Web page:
States are loosening their insurance regulations to draw business from companies that typically look outside the U.S. to make complex transactions.
The New York Times reports that states like Vermont, Utah, South Carolina, and Hawaii are changing their state insurance rules to allow companies to create special insurance subsidiaries called captives. Captives have long been used in the oil industry, but changes to the state laws now expand the definition of captives to include insurance companies.
Some insurers have been cashing in on the new regulation. Aetna was able to refinance a block of health insurance policies through a subsidiary in Vermont, saving the company $150 million. At the height of the economic downturn in 2008, MetLife was able to use a subsidiary in the same state to take over a $3.5 billion letter of credit, which allowed the company to stay afloat.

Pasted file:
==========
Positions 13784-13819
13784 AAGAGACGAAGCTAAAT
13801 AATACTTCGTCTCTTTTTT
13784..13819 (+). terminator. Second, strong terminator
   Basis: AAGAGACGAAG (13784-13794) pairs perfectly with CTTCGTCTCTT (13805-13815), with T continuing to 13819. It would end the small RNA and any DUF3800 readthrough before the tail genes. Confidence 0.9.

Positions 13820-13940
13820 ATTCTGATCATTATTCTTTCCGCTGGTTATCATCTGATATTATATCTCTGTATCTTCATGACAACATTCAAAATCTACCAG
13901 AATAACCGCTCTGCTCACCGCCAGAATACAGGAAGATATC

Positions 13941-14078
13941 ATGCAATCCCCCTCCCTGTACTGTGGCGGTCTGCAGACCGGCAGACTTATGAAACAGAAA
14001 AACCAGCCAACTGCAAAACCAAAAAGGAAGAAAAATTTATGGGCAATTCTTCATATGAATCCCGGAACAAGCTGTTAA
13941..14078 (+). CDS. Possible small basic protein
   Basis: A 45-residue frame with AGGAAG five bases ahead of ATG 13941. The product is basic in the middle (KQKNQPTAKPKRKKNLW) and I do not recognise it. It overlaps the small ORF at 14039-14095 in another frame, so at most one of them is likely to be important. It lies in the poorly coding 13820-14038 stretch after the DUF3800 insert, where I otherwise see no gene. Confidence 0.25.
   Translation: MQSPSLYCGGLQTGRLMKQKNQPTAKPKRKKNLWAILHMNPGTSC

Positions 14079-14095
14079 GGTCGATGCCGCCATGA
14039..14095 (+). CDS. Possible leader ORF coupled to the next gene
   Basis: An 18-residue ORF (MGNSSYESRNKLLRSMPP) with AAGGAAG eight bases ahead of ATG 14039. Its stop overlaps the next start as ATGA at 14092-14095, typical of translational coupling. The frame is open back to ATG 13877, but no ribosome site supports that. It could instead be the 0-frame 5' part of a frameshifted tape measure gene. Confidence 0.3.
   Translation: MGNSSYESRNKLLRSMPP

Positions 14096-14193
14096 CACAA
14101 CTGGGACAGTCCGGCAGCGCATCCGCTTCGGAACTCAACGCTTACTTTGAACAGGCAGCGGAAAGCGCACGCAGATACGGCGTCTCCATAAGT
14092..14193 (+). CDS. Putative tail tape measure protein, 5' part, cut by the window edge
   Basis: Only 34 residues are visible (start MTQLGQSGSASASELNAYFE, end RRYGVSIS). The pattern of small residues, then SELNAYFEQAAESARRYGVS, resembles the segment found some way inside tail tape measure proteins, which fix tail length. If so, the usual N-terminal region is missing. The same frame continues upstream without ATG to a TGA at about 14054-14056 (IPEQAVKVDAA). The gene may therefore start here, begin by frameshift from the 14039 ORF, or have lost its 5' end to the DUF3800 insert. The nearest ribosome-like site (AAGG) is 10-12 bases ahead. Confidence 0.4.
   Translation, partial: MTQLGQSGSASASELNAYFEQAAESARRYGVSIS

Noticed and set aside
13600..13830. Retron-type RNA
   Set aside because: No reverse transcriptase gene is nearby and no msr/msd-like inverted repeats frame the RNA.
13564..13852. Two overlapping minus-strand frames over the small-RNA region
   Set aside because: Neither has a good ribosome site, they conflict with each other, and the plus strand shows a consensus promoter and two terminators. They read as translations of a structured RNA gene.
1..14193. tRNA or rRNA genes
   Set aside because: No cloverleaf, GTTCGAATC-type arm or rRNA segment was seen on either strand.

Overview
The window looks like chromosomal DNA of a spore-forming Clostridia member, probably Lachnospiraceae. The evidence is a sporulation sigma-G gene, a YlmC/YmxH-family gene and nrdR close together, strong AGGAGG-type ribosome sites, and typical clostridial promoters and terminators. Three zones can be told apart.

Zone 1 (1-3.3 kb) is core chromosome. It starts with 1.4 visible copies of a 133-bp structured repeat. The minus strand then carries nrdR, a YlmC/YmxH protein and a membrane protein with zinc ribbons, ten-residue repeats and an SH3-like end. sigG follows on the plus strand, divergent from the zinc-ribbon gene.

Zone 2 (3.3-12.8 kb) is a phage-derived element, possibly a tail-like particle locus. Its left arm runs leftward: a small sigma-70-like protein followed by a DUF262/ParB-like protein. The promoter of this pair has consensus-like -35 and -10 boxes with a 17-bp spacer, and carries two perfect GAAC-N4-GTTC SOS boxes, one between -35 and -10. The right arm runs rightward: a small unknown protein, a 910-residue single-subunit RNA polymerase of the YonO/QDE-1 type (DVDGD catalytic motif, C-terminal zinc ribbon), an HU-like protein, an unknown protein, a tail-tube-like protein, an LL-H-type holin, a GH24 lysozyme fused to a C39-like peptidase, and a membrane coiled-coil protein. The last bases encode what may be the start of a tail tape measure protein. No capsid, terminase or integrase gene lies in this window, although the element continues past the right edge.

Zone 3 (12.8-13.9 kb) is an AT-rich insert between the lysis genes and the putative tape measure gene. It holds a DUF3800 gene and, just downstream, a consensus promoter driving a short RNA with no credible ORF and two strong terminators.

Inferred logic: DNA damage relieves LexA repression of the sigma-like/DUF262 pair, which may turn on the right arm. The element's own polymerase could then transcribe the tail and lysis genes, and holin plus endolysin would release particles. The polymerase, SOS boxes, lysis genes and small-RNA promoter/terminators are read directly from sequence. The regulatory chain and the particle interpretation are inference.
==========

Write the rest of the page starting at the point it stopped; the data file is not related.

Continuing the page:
While companies and states are reaping the benefits of the captives, some insurance regulators have expressed concerns about devaluing the state’s financial security and oversight.
“We need to ensure that innovative transactions are not a strategy to drain value away from policyholders only to provide short-term enrichment to shareholders and investment bankers,” Dave Jones, the California insurance commissioner.
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